Monday, April 09, 2007

Quote of the day

From the NYT:
“I feel proud to be a duchess,” Ms. Janssens said from the tower, which is decorated with swords and animal-skin rugs. “If I had the money, I would pretend to live in those times all day long. This was a glorious period in the history of Belgium. It was far less stressful in the Middle Ages, because there were no phones and no vacuum cleaners.”

I've taken the silliest quote, I admit, from a fairly smart article on the appeal of a sanitized, simplified Middle Ages to a Belgium having vast difficulty imagining its own present and future. The author even manages to link these two facts:
  • "Medieval history faculties are no longer lacking students and report a surge in Ph.D. candidates."
  • "In contemporary Belgium ... a far-right movement known as the Vlaams Belang ... calls for an independent Flanders and rails against multiculturalism and what it calls an invasion by Muslim immigrants in particular."
Check out the full article.

8 comments:

Karl Steel said...

One wonders how The Battle of the Golden Spurs plays into this imagination. The ethnic cleansing of the French prior to the battle no doubt complicates the Vlaams Belang's imagination of ethnic solidarity: or, given that VB wants an independent Flanders, perhaps not.

I surprised you didn't call attention to the sexual fetish aspect of the article, JJC.

For Pol Malfait, an affable 53-year-old postal clerk from Ghent, the Middle Ages is not just a historical era but a state of mind. Every weekend, he becomes De Nevelaar, a 14th-century Flemish soldier who fought for the king of England against the French crown during the Hundred Years’ War and then became a full-time plunderer. “When I am a medieval plunderer, I can do what I want, and I love the freedom,” he said. [ME: !!] Luckily, he said, his wife, Jeanne, a 49-year-old secretary, shares his hobby.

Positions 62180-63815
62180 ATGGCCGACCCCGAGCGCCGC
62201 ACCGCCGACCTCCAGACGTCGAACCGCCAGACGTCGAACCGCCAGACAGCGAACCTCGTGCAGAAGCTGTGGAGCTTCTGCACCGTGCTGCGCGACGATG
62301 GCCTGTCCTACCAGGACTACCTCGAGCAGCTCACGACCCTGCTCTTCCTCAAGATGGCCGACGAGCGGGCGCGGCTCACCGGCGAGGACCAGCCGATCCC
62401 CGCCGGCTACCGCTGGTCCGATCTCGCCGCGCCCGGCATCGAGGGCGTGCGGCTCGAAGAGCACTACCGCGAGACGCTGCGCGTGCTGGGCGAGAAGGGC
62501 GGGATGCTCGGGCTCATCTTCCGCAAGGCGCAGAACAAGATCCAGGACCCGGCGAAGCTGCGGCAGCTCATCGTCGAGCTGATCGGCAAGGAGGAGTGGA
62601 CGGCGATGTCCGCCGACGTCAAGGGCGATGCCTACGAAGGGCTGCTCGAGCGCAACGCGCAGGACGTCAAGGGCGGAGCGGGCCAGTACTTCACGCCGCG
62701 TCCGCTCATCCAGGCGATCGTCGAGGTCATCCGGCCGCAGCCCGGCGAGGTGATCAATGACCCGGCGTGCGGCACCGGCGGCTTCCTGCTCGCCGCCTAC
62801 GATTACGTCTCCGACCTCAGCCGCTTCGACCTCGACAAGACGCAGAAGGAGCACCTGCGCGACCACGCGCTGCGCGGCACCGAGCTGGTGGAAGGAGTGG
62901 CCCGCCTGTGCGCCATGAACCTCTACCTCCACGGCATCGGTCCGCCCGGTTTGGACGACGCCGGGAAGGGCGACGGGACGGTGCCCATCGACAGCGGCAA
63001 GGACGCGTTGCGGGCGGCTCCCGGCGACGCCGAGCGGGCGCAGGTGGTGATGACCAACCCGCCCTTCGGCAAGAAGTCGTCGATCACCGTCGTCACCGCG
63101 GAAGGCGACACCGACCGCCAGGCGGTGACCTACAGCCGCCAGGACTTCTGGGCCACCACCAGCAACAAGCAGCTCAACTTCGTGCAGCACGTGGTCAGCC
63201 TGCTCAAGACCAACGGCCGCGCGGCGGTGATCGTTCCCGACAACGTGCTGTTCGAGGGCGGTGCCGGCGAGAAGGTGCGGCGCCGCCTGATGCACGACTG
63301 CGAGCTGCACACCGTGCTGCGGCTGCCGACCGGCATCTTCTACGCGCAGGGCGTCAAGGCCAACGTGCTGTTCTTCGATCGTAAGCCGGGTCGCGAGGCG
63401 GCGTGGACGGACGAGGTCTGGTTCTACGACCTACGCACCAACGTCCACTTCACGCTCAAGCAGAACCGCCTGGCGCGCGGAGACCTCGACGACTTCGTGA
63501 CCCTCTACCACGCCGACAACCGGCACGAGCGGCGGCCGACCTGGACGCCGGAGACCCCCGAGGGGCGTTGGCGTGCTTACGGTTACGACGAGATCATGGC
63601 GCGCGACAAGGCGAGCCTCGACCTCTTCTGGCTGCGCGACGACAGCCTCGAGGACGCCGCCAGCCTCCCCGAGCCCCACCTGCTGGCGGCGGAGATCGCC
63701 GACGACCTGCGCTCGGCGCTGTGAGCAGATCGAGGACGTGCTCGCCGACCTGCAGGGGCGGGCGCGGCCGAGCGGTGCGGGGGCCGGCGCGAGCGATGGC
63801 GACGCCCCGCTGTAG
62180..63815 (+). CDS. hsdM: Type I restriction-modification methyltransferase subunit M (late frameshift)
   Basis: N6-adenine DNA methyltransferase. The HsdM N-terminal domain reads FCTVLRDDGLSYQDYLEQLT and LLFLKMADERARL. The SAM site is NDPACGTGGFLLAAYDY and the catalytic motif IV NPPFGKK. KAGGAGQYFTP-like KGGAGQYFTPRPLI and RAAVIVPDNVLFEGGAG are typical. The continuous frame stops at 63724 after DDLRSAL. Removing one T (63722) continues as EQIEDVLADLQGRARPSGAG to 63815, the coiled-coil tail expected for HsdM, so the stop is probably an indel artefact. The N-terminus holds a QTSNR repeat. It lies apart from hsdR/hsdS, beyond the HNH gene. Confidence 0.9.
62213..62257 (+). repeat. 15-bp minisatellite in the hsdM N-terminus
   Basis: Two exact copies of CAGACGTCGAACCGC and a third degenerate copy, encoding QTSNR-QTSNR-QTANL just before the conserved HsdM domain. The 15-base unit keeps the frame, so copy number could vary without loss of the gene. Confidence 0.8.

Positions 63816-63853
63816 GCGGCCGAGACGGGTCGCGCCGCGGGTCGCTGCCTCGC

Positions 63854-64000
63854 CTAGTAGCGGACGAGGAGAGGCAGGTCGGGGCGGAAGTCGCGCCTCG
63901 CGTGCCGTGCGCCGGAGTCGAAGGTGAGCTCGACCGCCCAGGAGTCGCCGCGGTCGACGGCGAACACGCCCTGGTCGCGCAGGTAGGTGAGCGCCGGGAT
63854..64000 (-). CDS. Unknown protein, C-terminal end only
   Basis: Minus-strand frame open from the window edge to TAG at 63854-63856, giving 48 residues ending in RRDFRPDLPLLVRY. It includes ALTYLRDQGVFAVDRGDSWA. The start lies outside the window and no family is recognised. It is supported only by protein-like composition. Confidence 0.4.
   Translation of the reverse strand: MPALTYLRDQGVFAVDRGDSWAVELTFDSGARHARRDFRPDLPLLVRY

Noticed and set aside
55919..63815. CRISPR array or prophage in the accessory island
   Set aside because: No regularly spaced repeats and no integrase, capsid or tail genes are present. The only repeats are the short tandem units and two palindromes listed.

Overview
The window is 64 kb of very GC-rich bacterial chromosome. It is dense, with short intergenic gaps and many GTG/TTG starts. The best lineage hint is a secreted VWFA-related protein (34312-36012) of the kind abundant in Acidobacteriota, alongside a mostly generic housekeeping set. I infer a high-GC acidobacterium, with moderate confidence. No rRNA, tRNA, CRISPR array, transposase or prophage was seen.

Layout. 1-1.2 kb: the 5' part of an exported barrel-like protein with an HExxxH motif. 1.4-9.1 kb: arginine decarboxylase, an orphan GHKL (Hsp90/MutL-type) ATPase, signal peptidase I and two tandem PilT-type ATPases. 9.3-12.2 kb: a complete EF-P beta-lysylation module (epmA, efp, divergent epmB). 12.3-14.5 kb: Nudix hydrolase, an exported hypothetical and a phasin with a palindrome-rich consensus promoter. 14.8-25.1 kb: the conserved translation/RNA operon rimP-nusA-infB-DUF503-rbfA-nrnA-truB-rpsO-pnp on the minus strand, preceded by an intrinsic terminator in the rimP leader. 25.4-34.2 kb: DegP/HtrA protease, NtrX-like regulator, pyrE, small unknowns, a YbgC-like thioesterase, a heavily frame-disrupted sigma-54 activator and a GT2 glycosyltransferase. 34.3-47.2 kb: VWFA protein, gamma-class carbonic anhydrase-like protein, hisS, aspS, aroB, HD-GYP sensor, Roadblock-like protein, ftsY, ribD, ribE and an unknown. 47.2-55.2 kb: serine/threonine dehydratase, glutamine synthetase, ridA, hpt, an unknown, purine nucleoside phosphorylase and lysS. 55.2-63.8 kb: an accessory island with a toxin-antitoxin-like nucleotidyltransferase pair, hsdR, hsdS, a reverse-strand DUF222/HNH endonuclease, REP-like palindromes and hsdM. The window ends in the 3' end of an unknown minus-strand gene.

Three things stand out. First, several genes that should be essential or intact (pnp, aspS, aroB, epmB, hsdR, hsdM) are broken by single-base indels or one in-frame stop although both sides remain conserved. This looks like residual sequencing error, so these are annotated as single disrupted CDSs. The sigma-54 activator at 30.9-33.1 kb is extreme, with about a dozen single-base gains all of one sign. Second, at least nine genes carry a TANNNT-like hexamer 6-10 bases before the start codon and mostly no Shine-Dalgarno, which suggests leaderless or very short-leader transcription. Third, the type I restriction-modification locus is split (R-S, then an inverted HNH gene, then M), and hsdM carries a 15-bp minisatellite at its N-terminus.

“You can be in big trouble if both you and your partner aren’t into being medieval,” he noted. “My wife doesn’t mind if I dress up in medieval clothes at home....”

Maria Lowers, 51, is an amateur historian who impersonates a 15th-century orphan rescued from poverty by a wealthy merchant (also known as her husband, Danny Troosters).

J J Cohen said...

I suppose you bolded those lines to imply that the Malfaits (great last name!) don't practice the medieval virtues of chastity and continence while impersonating medieval clich├ęs?

Michael O'Rourke said...

I'm surprised I didn't point out the postal worker aspect of the article.

Michael O'Rourke said...

Especially since I like to think of myself as an affable 31-year-old postal sorter with expensive medieval perversions.

J J Cohen said...

M O'R: affable eh? When did that happen? Anyway I'm glad it did.

Karl Steel said...

Maybe M o'R started being affable at the same time I stopped being grumpy.

Funny that the nostalgia here is for a unified identity for a time in which the Low Countries were the centers of inter'national' commerce. Circulation of goods, circulation of people, Flemish in London, French in Flanders, Italians everywhere, with merchants (and pilgrims) as the original cosmopolitans. Hardly an easy time for nostalgia, I should think.

Manic said...

We're a crazy bunch, we is. I just want to say that this article came out of the blues. Noone in Belgium noticed that the Middle Age re-enactement thing was getting "big", wonder if people even knew it exist except for the museums and stuff.

Another Damned Medievalist said...

I'm amused by the satanic carrots, myself. Because I've been telling my students for years that people in western Europe ate root vegetables -- there not being a ton of veg that aren't root veg or cabbage family!